The Green Data Landlord: Digital Realty Procures Solar Power for Facebook

Jan. 24, 2019
In a hyperscale deal that reflects the intersection of power and data, Digital Realty has procured 80 megawatts of solar power for Facebook in Northern Virginia.

Huge hyperscale Internet companies aren’t just outsourcing their data center requirements. Now they’re having their data center landlords procure their renewable electricity, too.

In a deal that reflects the evolving relationship between data center developers and their hyperscale tenants, Digital Realty has procured 80 megawatts of solar power on behalf of Facebook. The renewable energy will offset Facebook’s use of energy to power its servers and storage equipment in Digital Realty data centers in Northern Virginia.

The companies say the agreement is the first “back-to-back” utility-scale transaction in which a data center landlord uses a virtual power purchase agreement for a renewable energy supply dedicated to a customer.

It also illustrates the growing importance of renewable energy in the relationship between hyperscale customers and their landlords. The deal will boost Facebook’s sustainability initiatives by “greening” a part of its leased colocation footprint that has been most reliant on coal and nuclear power. It also provides a clear path for Facebook to renew about 40 megawatts of leases in Digital Realty data centers in Ashburn, Virginia.

Will renewable power become part of the “turnkey” offering for hyperscale operators looking to lease data center space? Industry watchers have long wondered whether data center developers would get into the utility business, and what shape that might take. Digital Realty’s announcement today is an interesting development in this relationship. Let’s start by looking at the structure of the deal and the trends surrounding it.

‘Tailored Agreements’ for Key Customers

Digital Realty has contracted with SunEnergy1, which will own and operate the solar project, which will be located within Virginia Electric and Power Company territory in North Carolina. The renewable energy certificates and environmental claims for the 80 megawatts of power will be delivered to Facebook.

Digital Realty worked with Facebook to meet with the company’s quality standards for new renewable energy projects, which must be located within the same power grid as the data center load.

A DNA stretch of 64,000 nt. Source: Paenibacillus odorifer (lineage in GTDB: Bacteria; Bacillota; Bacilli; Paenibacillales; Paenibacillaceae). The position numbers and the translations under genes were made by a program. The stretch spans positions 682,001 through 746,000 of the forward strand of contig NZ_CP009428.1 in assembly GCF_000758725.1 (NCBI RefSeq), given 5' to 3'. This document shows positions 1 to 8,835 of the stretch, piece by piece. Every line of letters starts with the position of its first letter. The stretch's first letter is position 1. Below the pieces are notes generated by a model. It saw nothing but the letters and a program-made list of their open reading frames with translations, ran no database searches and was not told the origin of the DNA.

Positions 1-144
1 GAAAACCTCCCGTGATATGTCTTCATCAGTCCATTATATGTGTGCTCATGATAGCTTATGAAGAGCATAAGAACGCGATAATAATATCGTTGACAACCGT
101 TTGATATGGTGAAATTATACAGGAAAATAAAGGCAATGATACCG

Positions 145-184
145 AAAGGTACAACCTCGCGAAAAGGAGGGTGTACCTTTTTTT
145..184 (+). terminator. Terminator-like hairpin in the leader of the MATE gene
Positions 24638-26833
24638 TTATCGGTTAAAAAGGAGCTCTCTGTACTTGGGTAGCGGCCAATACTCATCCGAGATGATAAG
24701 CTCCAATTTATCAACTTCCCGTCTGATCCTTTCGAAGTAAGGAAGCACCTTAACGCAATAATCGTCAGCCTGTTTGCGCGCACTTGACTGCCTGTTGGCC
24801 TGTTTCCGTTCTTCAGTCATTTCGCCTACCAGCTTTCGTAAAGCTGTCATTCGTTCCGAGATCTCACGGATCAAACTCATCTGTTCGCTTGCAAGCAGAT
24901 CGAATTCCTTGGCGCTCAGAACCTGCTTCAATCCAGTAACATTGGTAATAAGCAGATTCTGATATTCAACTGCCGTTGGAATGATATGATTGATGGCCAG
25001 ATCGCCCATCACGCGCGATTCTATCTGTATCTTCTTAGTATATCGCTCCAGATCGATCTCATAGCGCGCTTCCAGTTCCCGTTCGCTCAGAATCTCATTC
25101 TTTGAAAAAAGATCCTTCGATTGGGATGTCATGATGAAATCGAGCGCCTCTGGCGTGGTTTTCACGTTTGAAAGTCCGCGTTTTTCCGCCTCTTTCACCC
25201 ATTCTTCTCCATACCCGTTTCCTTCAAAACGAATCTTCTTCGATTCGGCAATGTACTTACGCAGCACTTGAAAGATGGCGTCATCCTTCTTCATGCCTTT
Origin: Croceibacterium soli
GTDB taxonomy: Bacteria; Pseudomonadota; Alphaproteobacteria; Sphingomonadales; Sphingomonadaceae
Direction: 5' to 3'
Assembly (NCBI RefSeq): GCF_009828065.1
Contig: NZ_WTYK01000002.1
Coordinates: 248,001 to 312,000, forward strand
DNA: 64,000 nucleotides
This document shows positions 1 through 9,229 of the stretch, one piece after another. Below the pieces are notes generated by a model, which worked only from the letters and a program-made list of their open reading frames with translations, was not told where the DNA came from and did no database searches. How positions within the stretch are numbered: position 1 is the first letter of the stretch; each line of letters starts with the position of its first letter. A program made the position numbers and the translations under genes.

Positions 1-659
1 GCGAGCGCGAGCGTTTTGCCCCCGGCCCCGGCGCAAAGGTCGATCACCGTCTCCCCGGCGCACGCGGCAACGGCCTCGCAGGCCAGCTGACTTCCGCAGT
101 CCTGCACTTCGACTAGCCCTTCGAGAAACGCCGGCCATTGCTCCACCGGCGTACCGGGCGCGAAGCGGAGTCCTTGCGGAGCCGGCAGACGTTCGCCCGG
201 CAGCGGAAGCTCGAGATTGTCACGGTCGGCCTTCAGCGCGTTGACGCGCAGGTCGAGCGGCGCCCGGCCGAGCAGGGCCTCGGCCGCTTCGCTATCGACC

“Our scale and position as a leader in data center sustainability enabled us to execute this first of its kind agreement in support of Facebook’s sustainability goals,” said William Stein, Chief Executive Officer of Digital Realty. “Many of our customers have specific renewable energy requirements, and we work diligently to provide cost-competitive solutions tailored to their needs. We were able to take Facebook’s quality standards and timeline into consideration and deliver this solution in a competitive marketplace and at a competitive price. We are very pleased to be part of the solution enabling Facebook to achieve its renewable energy goals.”

“Facebook is committed to supporting all of its operations with 100 percent renewable energy and to improving overall access to renewable markets,” said Bobby Hollis, Director of Global Energy and Site Selection at Facebook. “We are thrilled Digital Realty has entered into this agreement.”

The Greening of the Cloud

Cloud computing has emerged as a surprising force for the commercialization of renewable energy at Internet scale, with Google, Amazon, Microsoft and Apple sourcing renewable energy to power their cloud data centers. This usually happens through utility-scale power purchase agreements (PPAs), with hyperscale operators buying the output of generators of solar and wind power, bringing new renewable energy onto the grids supporting their data centers.

As an example, in 2018 Facebook announced power purchase agreements for 1,850 megawatts of renewable energy in 2018, helping corporate buyers set a new single-year record for green power procurement, according to the Rocky Mountain Institute.

The multi-tenant data center market has been slower to adopt green power at scale. Customers are focused on reliability and cost, and have historically been resistant to making any tradeoffs to source renewable energy. Because colocation facilities serve many customers in the same data hall, they can see wide variability in power loads and server utilization.